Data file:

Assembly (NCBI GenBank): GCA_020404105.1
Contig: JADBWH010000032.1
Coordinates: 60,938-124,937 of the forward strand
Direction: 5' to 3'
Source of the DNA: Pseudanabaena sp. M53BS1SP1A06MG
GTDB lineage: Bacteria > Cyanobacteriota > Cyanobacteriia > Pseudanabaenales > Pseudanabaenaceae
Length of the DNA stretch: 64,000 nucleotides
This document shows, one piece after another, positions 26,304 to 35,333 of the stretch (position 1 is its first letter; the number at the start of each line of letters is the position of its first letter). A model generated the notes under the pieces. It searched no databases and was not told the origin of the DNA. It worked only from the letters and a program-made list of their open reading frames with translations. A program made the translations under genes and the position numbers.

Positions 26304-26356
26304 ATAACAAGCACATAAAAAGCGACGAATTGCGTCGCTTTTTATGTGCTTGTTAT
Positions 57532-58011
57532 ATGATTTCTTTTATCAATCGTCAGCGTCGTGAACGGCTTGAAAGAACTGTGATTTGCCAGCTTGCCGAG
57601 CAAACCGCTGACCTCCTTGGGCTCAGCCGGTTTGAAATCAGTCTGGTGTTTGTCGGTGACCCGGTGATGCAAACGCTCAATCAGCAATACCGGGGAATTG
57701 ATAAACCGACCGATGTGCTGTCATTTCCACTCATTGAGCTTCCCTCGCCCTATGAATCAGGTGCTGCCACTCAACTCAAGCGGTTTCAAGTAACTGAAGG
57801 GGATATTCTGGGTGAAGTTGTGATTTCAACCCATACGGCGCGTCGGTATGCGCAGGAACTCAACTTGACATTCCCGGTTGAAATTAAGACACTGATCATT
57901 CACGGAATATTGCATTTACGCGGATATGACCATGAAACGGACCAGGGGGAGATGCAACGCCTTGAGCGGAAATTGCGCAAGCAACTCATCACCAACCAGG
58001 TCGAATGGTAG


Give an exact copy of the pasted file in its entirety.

Assembly (NCBI GenBank): GCA_020404105.1
Contig: JADBWH010000032.1
Coordinates: 60,938-124,937 of the forward strand
Direction: 5' to 3'
Source of the DNA: Pseudanabaena sp. M53BS1SP1A06MG
GTDB lineage: Bacteria > Cyanobacteriota > Cyanobacteriia > Pseudanabaenales > Pseudanabaenaceae
Length of the DNA stretch: 64,000 nucleotides
This document shows, one piece after another, positions 26,304 to 35,333 of the stretch (position 1 is its first letter; the number at the start of each line of letters is the position of its first letter). A model generated the notes under the pieces. It searched no databases and was not told the origin of the DNA. It worked only from the letters and a program-made list of their open reading frames with translations. A program made the translations under genes and the position numbers.

Positions 26304-26356
26304 ATAACAAGCACATAAAAAGCGACGAATTGCGTCGCTTTTTATGTGCTTGTTAT
Positions 57532-58011
57532 ATGATTTCTTTTATCAATCGTCAGCGTCGTGAACGGCTTGAAAGAACTGTGATTTGCCAGCTTGCCGAG
57601 CAAACCGCTGACCTCCTTGGGCTCAGCCGGTTTGAAATCAGTCTGGTGTTTGTCGGTGACCCGGTGATGCAAACGCTCAATCAGCAATACCGGGGAATTG
57701 ATAAACCGACCGATGTGCTGTCATTTCCACTCATTGAGCTTCCCTCGCCCTATGAATCAGGTGCTGCCACTCAACTCAAGCGGTTTCAAGTAACTGAAGG
57801 GGATATTCTGGGTGAAGTTGTGATTTCAACCCATACGGCGCGTCGGTATGCGCAGGAACTCAACTTGACATTCCCGGTTGAAATTAAGACACTGATCATT
57901 CACGGAATATTGCATTTACGCGGATATGACCATGAAACGGACCAGGGGGAGATGCAACGCCTTGAGCGGAAATTGCGCAAGCAACTCATCACCAACCAGG
58001 TCGAATGGTAG